So when they saw HIM in Emmaus; they believed they were seeing a vision, because He could not possibly be moving and breathing. That’s a lot different from his being altogether a vision.

ICXC NIKA.

One of the most ridiculous questions I have ever heard asked.

From the historical record, from oral tradition, and most of all from simple logic.

The apostles & early disciples were all willing to be martyred for their beliefs. This doesn’t happen unless there was a PHYSICAL encounter with someone. Occasionally, you might have mass ritual suicide within cults (which often has peer pressure as an added feature), but rarely do you have individuals willing to be martyred ON THEIR OWN for a hoax.

The point is, for all the 1st century martyrs to do what they did, they had to have seen (or had friends/family who saw) Jesus in the flesh.

If the life of Jesus was a hoax, it would have been the largest conspiracy and hoax ever pulled off in human history. If it was fake, you would have tons of Jewish and Roman historians blasting Christians for worshiping a person who never existed. Instead, the documents written which blast Christians focus on what Christians do, and don’t call into question the existence of Jesus.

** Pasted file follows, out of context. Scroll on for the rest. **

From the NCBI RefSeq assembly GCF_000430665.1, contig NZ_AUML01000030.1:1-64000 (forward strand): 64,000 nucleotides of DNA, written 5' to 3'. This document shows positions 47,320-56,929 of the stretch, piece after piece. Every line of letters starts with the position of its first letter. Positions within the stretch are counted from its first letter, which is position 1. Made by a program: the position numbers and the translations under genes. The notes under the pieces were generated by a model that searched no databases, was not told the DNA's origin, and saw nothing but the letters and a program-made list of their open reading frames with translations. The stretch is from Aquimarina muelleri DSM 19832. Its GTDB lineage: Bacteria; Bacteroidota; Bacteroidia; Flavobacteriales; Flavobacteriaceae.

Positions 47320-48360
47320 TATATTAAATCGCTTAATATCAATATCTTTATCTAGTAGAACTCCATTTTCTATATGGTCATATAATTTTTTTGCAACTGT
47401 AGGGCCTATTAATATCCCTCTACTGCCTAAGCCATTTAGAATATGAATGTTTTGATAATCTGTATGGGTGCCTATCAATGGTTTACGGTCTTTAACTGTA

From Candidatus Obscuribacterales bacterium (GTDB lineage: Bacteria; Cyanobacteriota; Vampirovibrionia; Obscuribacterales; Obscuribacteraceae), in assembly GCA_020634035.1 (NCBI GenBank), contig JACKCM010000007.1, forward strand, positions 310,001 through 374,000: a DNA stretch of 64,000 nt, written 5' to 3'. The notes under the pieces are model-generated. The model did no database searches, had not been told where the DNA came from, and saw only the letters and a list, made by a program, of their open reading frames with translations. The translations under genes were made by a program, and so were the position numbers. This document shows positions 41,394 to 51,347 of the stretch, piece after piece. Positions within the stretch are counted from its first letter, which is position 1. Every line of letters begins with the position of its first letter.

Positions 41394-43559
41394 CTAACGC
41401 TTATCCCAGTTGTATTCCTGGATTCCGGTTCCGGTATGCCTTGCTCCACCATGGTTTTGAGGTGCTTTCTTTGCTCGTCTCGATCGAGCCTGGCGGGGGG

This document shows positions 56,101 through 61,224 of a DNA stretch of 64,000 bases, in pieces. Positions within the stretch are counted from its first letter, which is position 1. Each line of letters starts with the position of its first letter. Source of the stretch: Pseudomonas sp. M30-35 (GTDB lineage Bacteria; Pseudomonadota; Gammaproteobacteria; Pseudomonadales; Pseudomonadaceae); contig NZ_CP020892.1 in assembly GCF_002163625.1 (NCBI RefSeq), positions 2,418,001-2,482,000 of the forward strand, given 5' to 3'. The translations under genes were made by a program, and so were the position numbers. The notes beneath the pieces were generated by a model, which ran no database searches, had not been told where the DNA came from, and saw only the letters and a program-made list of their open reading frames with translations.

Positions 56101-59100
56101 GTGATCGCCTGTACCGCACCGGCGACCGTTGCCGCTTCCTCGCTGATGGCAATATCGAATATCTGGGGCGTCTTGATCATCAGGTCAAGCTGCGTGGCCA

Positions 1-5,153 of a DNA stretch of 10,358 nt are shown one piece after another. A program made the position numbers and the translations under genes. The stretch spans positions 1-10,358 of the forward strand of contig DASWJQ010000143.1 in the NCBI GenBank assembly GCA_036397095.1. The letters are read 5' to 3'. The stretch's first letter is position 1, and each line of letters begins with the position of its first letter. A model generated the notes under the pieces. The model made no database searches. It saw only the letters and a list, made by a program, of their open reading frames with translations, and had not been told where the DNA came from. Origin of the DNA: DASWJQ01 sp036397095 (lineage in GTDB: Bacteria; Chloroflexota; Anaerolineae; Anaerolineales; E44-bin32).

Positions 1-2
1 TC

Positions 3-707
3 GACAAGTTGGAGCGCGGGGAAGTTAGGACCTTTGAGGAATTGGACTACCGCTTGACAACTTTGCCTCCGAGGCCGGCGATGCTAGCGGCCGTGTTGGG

Only SOME (not most) "modern historians"who believe in scientism, try to make the claim that there is no evidence for Christ. Because it’s true, there is no SCIENTIFIC evidence, but history isn’t a science. History relies on stories and circumstantial evidence. If history & anthropology were reliant on the scientific method, we would have very little knowledge of history.

I pray I’m making some sense to you.

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Well, for one, visions are the product of a single mind. Additionally, Jesus is spoken of by other sources than just those contained within scripture. Josephus, Tacitus, Pliny, and Suetonius all acknowledge the existence of Christ and that he is believed to have been resurrected from the dead.